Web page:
Hedgehog Friendly Campus Derby Group

The Hedgehog Friendly Campus is a national scheme funded by the British Hedgehog Preservation Society aiming to improve awareness of hedgehogs for university staff and students and to increase hedgehog numbers on and around university campuses.

What is a Hedgehog Friendly Campus?

Derby University has recently joined the Hedgehog Friendly Campus Campaign, a project funded by The British Hedgehog Preservation Society. The Hedgehog Friendly Campus Team at Derby officially started in April 2020 with a mix of both students and staff that are passionate about hedgehogs. Together we strive to make Derby University Campuses a safer environment for hedgehogs.

To find out more, watch this short video. 

What is a Hedgehog Friendly Campus video

View the what is a hedgehog friendly campus video transcript

Hedgehog facts

Hedgehogs are nocturnal and generalist feeders, they make great natural pest killers! They eat earthworms, beetles, slugs, millipedes, and caterpillars. If you want to feed any possible hedgehogs in your area, you can put out some wet or dried cat food, or specially formulated hedgehog food. These are better than dog food which tends to have less protein than cat food.

Hedgehogs have two mating seasons per year, one in April and one in September. Their babies are born in June/ July and October/ November. They will have about four to five hoglets a time but are likely to only raise two or three to maturity. If their nesting site is disturbed the mother will abandon her hoglets and will not return.

The hoglets at this point would not survive on their own and intervention is absolutely necessary. Many late hoglets will also not make it as they have not had the time required to put on the fat stores they will need to get them through winter. If any of these hoglets are found, they will also need intervention.

However, hedgehog mothers are caring, and look after their young if left to it. She will raise the hoglets and when they are three to four weeks old they will start to venture out with their mother. After ten days of being shown the ropes, the hoglets go it alone and start their own adventure.

Hedgehogs do hibernate, although they can wake up and move around during this hibernation if they want to change their nesting site. They slow their heart rate and all other bodily functions to allow them to conserve energy for the spring and summer, resting throughout the winter. They will start their hibernation in October or November and emerge again in March and April.

Why are hedgehogs endangered?

Sadly, hedgehogs were officially listed as vulnerable under the IUCN red list for British mammals this year. In the last 20 years, the hedgehog population has declined by up to 50 percent, and below we’ve listed some of the factors that contributed to this:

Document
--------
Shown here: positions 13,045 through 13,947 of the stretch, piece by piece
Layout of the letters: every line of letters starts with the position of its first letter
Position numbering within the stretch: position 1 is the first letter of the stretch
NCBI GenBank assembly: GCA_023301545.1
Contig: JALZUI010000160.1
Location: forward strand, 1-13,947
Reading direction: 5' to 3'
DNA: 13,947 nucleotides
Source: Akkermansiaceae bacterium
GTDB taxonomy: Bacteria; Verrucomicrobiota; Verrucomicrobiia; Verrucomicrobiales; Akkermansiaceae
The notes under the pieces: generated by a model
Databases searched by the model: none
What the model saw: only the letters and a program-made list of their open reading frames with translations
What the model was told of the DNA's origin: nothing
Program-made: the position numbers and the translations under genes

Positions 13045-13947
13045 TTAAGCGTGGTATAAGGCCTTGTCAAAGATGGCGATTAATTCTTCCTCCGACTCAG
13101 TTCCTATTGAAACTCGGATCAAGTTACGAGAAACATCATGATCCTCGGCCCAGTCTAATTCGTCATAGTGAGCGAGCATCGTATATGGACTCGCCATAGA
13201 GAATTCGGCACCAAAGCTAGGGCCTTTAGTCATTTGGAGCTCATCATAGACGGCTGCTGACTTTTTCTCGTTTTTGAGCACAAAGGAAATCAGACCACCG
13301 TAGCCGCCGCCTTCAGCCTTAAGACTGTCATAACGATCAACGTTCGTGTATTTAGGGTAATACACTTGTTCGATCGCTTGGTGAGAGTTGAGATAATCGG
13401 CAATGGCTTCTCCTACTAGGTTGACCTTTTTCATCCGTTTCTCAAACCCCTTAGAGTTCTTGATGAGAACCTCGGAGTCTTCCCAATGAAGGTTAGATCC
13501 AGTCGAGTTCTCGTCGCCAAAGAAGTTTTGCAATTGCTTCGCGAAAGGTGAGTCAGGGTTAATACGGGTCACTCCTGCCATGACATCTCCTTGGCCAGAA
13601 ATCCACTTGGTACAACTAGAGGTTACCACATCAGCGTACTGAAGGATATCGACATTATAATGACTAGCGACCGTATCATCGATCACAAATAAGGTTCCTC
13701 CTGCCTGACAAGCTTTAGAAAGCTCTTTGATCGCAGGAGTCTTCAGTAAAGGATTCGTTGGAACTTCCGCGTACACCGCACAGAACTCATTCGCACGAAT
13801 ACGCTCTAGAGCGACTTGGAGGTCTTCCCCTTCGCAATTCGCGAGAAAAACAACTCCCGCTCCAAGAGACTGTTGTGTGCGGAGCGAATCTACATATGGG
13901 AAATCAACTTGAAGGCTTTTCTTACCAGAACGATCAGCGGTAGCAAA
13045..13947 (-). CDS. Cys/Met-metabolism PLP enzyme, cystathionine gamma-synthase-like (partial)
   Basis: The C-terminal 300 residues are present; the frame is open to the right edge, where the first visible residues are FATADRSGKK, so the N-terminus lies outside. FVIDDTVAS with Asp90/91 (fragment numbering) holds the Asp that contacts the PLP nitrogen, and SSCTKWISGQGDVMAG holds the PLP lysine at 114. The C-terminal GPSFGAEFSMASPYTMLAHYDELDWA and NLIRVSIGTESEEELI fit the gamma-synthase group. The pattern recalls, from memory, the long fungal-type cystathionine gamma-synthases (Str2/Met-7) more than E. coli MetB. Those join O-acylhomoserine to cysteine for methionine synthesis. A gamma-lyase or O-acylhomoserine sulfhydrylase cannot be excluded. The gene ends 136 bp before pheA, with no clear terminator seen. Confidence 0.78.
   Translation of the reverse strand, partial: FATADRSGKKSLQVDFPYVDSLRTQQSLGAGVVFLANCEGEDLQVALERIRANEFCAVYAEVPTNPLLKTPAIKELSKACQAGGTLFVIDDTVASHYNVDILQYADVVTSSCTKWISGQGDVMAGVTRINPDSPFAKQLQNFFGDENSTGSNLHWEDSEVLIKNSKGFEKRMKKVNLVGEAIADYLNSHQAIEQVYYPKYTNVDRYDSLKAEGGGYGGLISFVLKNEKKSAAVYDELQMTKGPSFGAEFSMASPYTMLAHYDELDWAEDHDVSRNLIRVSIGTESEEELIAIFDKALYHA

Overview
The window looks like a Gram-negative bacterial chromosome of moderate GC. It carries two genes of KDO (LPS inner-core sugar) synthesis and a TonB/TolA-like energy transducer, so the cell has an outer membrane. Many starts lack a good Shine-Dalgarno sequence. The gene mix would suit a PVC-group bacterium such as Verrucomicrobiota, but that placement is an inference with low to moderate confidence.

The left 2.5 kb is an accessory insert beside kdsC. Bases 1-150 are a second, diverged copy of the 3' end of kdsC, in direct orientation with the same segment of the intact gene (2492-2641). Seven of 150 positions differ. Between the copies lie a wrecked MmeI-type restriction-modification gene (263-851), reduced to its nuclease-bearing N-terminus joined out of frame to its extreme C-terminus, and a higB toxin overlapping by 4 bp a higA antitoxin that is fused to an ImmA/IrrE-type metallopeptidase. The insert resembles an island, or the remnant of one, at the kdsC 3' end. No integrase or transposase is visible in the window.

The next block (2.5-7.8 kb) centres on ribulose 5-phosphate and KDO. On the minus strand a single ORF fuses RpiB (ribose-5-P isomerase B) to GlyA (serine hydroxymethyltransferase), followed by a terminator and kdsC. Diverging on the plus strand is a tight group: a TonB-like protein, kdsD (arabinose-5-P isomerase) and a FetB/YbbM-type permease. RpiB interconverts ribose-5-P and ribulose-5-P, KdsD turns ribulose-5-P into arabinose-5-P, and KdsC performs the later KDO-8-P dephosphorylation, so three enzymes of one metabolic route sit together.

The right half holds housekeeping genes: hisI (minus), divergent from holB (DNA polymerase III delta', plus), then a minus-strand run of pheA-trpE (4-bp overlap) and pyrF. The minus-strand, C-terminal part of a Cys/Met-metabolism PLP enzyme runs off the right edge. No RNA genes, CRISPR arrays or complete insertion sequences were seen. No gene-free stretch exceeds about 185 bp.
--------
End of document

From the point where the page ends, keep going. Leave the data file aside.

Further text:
Hedgehogs are doing better in urban environments than in rural environments. But they are coming into contact with more and more vehicles, which is having an impact on their declining numbers. Hedgehogs wander and make their nests in various places around an area of about 10 to 20 hectares. Which is roughly 10,000 square metres. So, they have a large home range but, often this space is intersected with homes and roads.

Hedgehogs cannot access gardens, and so they are forced to find other ways around their patch. Hedgehogs are not territorial and choose not to fight with each other. But less space means less room to roam and access to food for all the hedgehogs in the area.

Read more about why hedgehogs are disappearing and learn about other ways to help and record hedgehogs.

Person holding a hedgehog
Hannah and hedgehog

What can you do to help?

You might think that it’s hard to make a difference as a single person however there are lots of things you can do in your own home/garden to help:

Check out the websites below for more information:

A DIY shelter for hedgehogs
A homemade shelter for hedgehogs

What have we done so far? 

Although adjustments have been made due to the circumstances of COVID-19 we’ve managed to achieve 8 out of 10 points to reach bronze accreditation. Below are a few of them:

We received a bronze award for our efforts in February, this year and we continue towards silver and eventually gold. By doing this we can make the University of Derby’s campuses safe places for hedgehogs, and contribute to the survival of this much-loved species across Britain.

A cartoon hedgehog holds a certificate wearing a graduation cap. Text reads 'bronze award 2020/21.'

University wins bronze award for making campuses hedgehog friendly

In mid-February, the University of Derby successfully attained the bronze award for making its campuses more hedgehog friendly!

Read about what actions we took to win the bronze award. Read about what actions we took to win the bronze award.

Do you want to get involved?

We would love to have more people join our Hedgehog Friendly Campus Team here at Derby University to create the safest campus environment possible for hedgehogs.

Please contact Briony Norton by email at b.norton@derby.ac.uk for more information.

You can also contribute to our Just Giving fund to help preserve hedgehogs, all the donations go to the British Hedgehog Preservation Society. 

To keep up with all the latest activities and hedgehog news, follow us on twitter: @HedgehogsDerby